As much fun as it's been biking and busing everywhere in LA for the past 3 weeks, it's time to get a new car.
Anyone close to me knows that I am not an impulsive decision maker. I tend to be deductive, over-analytical, and patient to a fault when it comes to making big choices. So when it comes to buying a car, it would be an understatement to say that I started out prepared to do my homework. I did, however, set out with two core tenets that would guide my car-purchasing decision:
Tenet 1 - I want a small car that's gas-efficient, reliable and preferably Japanese.
Tenet 2 - The only way I wouldn't get a Japanese car is if I was able to cash in on the $700 discount I've accrued through my General Motors credit card (mostly on purchases of gas and beer). For anyone lacking in automotive knowledge, GM umbrellas such brands as Buick (which I would never buy), Pontiac (which no one would ever buy), and Chevrolet.
I initially considered a hybrid, but was quickly disuaded by several dealers who convinced me I'd need to drive roughly 150,000 miles to recoup in gas mileage the added cost of buying such a car. Small Japanese cars already get great gas mileage, and 150,000 miles is a long way for a guy whose primary car use is late-night McDonald's Dollar Menu runs.
Toyota and Honda quickly emerged as solid competitors, given their well-known reliability, affordability and Japanibility. A few different Chevy models emerged as well to satisfy the discount-loving aspect of my personality, and all together these candidates were amalgamated into a ridiculously anal spread-sheet. After wasting a whole night of security playing with said spread-sheet, 4 finalists left the others in the dust:
Consumer Reports rating (1-5): 4
|Pros: Outrageously good gas mileage, highly rated, you can shoot the engine with a gun and it'll keep running.
Cons: I think my grandmother used to drive a Civic.
Consumer Reports rating: 4
|Pros: Highly rated, highly reliable, we've had great experiences with Toyota in the past.
Cons: Apparently Corollas can't come with cruise control or manual transmission. What?
Consumer Reports rating: 2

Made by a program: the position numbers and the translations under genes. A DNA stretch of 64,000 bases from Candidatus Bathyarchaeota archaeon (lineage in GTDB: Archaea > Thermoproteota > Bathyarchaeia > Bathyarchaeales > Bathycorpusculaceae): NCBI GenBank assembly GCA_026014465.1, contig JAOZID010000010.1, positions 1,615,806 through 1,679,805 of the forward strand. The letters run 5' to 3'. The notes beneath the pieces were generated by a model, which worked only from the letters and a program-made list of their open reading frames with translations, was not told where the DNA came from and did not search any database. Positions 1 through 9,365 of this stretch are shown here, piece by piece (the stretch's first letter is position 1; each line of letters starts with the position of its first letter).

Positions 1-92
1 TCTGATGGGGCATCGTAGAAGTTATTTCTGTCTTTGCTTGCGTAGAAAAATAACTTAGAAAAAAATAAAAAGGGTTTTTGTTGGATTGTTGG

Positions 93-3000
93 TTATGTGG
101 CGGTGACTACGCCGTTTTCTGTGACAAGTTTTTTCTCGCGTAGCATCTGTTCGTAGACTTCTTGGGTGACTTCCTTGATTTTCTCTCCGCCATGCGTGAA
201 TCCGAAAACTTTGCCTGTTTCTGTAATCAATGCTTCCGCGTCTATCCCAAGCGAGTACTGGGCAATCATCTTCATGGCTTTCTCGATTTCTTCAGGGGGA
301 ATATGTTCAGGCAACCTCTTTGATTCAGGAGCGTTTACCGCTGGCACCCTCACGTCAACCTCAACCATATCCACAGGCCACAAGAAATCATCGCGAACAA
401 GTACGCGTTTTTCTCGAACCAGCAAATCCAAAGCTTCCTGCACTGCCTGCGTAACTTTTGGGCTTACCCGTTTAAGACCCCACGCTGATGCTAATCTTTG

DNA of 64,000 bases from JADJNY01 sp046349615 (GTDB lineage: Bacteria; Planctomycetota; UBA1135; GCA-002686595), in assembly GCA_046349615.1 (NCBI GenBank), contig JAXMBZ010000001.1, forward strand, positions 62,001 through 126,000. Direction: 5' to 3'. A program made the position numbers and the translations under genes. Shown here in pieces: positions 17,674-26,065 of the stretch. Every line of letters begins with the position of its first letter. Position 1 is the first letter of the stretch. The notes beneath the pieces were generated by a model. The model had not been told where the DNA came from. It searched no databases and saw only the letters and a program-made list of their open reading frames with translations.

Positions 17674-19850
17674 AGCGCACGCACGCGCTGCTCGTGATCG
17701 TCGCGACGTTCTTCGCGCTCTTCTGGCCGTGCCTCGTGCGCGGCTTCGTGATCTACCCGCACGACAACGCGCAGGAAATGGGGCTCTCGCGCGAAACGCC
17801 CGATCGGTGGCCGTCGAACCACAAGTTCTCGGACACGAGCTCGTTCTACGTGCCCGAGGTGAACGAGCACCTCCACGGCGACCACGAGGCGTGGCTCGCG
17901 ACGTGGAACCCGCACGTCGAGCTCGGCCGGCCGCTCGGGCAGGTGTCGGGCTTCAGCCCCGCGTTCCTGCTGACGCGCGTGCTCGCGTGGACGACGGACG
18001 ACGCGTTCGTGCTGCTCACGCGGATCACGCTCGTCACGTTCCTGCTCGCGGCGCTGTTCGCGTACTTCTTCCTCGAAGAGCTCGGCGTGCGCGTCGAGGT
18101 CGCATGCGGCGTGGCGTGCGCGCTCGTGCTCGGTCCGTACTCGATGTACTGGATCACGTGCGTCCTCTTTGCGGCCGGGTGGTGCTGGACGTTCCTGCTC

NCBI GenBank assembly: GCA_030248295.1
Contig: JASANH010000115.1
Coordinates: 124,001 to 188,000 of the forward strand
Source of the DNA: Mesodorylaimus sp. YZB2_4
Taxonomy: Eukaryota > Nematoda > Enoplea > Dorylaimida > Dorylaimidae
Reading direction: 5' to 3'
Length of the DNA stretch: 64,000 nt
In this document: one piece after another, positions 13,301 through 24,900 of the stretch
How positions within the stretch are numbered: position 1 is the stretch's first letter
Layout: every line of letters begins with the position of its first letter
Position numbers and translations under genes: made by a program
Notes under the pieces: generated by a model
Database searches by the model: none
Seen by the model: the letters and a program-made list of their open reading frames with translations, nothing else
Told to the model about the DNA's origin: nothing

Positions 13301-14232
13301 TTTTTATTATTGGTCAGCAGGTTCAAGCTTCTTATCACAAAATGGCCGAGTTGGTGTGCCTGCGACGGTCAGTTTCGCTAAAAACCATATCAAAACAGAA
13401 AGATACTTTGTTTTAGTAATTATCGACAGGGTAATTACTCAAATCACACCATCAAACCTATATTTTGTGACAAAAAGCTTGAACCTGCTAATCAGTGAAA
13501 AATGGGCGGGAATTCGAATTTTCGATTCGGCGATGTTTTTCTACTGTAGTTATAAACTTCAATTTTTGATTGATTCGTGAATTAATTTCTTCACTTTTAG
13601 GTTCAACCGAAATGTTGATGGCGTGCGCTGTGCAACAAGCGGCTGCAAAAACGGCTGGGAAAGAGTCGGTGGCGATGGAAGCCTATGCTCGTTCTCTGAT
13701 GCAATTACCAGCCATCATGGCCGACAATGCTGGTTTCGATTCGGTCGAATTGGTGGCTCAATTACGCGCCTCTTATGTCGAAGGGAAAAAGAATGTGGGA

Discounts: $4,500 dealer rebate
|Pros: Ridiculous discount.
Cons: Possibly a piece of crap.
Consumer Reports rating: N/A
Discounts: $1,500 dealer rebate
|Pros: Endorsed by Noah, Brian's friend Jamie, and Maxim Magazine as "cool".
Cons: Too new to rate. Breaks made squeaky noises when I test drove it; salesman explained that it was caused by "rust". Like the Cavalier, American-made, so also possibly a piece of crap.
It should also be noted that apparently I only like cars that start with the letter "C".
I also considered the Mazda3 and the Ford Focus, but these cars never made it the semi-final round where they get their pictures posted on my website. Both were highly rated by Consumer Reports, but the Mazda3 was eliminated because the nearest dealership is 15 miles from my house, out of biking distance. The Focus was eliminated because, well, it's American. And the only way I'll buy an American car is if I get a fat discount... we've covered this.
No Volkswagens were considered in this contest. My ire toward Volkswagen has mushroomed to the point where, not only will I never buy a Volkswagen again, I'll never buy a car made in Germany again. In fact, I'm even considering never again buying another car made on the continent of Europe.
So I guess you could say it's time to cast your vote. I'm hoping to make a decision by the end of this week (today I spent a total of four hours on or waiting for buses - I think I'm about over this little mass transit kick).